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From Birmingham, Alabama, USA:

My 14 year old son has type 1 diabetes diagnosed right before he turned eight years old. He has mild to moderate mental retardation along with ADHD and some behavior problems. He is currently in a residential school and lives away from me due to behavior and learning difficulties. He is pretty active (does yard work, etc.), but does not play sports. He also takes Tegretol for possible seizure activity. Does not have obvious seizures but showed some activity on EEG.

His current dose of insulin is 30 units in the am and 12 units in the pm. His A1c levels are close to 9%. His blood sugars fluctuate over a broad range. It is not unusual for him to have a reading of over 250 mg/dl [13.9 mmol/L]. On the other hand, some mornings his teachers have told me he has had lows of 42 mg/dl [2.3 mmol/L]. This was after morning insulin and breakfast, but before 10:00 am snack. He eats breakfast at around 7:00 or 7:30 am. He has been losing weight recently. it fluctuates between 107-112 pounds. His doctor evidently is comfortable with his A1c, but I am worried about it.

My son doesn't always recognize when he is having a low blood sugar reaction and does have lows occasionally. I think his learning disabilities play a large part in this. I think this is why they are not more aggressive with his insulin. They have recently increased his diet to eating anything he wants except for concentrated sugars.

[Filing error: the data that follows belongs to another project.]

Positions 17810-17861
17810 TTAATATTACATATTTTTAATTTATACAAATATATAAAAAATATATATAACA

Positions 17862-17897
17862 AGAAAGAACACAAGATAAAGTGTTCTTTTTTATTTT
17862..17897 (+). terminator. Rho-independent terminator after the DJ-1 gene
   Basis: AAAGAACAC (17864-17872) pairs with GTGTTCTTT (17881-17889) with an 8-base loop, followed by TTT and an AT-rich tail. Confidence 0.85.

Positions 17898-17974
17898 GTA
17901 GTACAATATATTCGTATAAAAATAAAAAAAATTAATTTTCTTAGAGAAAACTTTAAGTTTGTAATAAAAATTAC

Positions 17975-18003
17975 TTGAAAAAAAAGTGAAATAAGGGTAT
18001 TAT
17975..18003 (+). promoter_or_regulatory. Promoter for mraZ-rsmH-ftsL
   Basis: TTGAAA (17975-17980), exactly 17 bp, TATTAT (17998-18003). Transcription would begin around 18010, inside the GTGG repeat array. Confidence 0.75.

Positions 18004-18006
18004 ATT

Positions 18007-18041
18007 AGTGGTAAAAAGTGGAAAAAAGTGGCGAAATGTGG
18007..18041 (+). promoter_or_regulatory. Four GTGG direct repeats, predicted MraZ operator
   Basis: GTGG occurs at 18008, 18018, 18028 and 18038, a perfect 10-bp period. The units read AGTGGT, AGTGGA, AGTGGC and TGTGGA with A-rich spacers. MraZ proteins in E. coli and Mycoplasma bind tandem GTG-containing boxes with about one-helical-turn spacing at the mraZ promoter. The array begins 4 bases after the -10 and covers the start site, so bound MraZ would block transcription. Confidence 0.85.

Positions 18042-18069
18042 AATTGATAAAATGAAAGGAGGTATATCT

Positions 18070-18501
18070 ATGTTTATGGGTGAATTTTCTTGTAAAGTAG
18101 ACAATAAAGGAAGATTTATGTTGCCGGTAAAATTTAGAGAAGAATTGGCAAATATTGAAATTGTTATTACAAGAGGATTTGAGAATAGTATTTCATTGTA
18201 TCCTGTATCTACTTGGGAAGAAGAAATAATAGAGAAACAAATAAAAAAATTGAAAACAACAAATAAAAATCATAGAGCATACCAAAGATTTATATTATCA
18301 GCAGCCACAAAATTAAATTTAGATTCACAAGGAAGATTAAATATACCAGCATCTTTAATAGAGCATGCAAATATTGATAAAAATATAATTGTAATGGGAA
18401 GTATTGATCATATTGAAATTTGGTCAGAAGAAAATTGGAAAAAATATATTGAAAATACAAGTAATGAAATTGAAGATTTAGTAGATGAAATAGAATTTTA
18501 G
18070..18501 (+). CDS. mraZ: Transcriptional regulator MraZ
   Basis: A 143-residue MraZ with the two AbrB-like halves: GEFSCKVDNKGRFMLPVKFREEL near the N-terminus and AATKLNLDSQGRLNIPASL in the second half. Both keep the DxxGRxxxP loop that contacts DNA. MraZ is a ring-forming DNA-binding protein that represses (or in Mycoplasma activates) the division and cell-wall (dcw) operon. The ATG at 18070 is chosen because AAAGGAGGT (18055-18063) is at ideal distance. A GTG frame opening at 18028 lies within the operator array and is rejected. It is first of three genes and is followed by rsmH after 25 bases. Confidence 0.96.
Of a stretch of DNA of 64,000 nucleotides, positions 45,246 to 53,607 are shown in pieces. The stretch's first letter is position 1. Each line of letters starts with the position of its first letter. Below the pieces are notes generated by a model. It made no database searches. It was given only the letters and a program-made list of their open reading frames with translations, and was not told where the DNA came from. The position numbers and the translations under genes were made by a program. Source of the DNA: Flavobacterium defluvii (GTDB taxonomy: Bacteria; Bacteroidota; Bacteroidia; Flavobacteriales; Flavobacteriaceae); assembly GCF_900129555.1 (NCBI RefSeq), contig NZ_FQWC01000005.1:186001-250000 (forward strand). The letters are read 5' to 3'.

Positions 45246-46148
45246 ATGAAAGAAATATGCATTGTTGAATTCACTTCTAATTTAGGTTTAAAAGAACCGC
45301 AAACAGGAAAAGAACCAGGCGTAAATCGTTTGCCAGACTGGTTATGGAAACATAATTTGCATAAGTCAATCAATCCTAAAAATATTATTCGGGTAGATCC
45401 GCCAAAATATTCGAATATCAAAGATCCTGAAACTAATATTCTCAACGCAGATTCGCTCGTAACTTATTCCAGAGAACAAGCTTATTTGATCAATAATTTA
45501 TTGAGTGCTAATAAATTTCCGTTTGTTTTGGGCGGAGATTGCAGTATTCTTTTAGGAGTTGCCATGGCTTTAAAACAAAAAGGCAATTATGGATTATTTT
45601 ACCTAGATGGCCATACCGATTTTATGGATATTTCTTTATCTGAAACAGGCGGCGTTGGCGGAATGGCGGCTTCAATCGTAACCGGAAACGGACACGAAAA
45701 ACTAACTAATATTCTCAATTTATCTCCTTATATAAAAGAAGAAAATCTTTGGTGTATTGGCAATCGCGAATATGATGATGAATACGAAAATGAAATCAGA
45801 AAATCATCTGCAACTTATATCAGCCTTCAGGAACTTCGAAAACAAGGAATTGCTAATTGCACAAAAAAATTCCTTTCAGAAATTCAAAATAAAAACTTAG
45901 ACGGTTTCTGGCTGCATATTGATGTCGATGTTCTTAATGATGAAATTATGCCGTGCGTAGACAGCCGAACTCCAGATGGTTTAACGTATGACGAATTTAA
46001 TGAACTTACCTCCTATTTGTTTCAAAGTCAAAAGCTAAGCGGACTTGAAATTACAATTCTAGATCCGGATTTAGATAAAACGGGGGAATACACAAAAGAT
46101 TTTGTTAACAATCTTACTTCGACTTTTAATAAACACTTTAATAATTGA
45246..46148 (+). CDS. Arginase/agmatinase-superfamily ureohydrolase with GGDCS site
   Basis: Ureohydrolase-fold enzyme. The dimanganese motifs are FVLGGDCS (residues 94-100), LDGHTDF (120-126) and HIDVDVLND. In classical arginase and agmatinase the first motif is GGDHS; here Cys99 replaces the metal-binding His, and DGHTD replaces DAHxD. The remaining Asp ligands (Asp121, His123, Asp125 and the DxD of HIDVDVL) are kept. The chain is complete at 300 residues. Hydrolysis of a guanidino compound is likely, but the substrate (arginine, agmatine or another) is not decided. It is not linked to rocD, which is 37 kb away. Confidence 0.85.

My questions are these:

  1. Are his A1c levels acceptable given the circumstances?
  2. What type of damage is being done to his kidneys, sand eyes?
  3. Does the high A1c increase these risks?
  4. Should we be concerned about the weight loss or is it normal for a teenager with type 1 to lose weight during adolescence?
  5. Are the high blood sugars causing the weight loss?
  6. Can Tegretol interfere with weight gain? (He has been on Tegretol for over a year, so I would not think this plays a part in the weight loss.)


You really ought to ask these questions of your son's physician, who knows all the clinical details. In general an A1c of 9% would be considered rather high these days; but I am sure his diabetes team is deliberately not pushing for too close control because of the risk of hypoglycemia.

Without knowing his height, it is a little difficult to assess the meaning of any weight loss: it could be that he was a rather overweight for his height. Certainly I don't think that Tegretol would be causing significant weight loss: it might be, though, that he has some degree of hypothyroidism, which is another closely linked autoimmune condition, and it would be worth asking about this.


Original posting 28 Aug 2000
Posted to Tight Control


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Last Updated: Tuesday April 06, 2010 15:09:14
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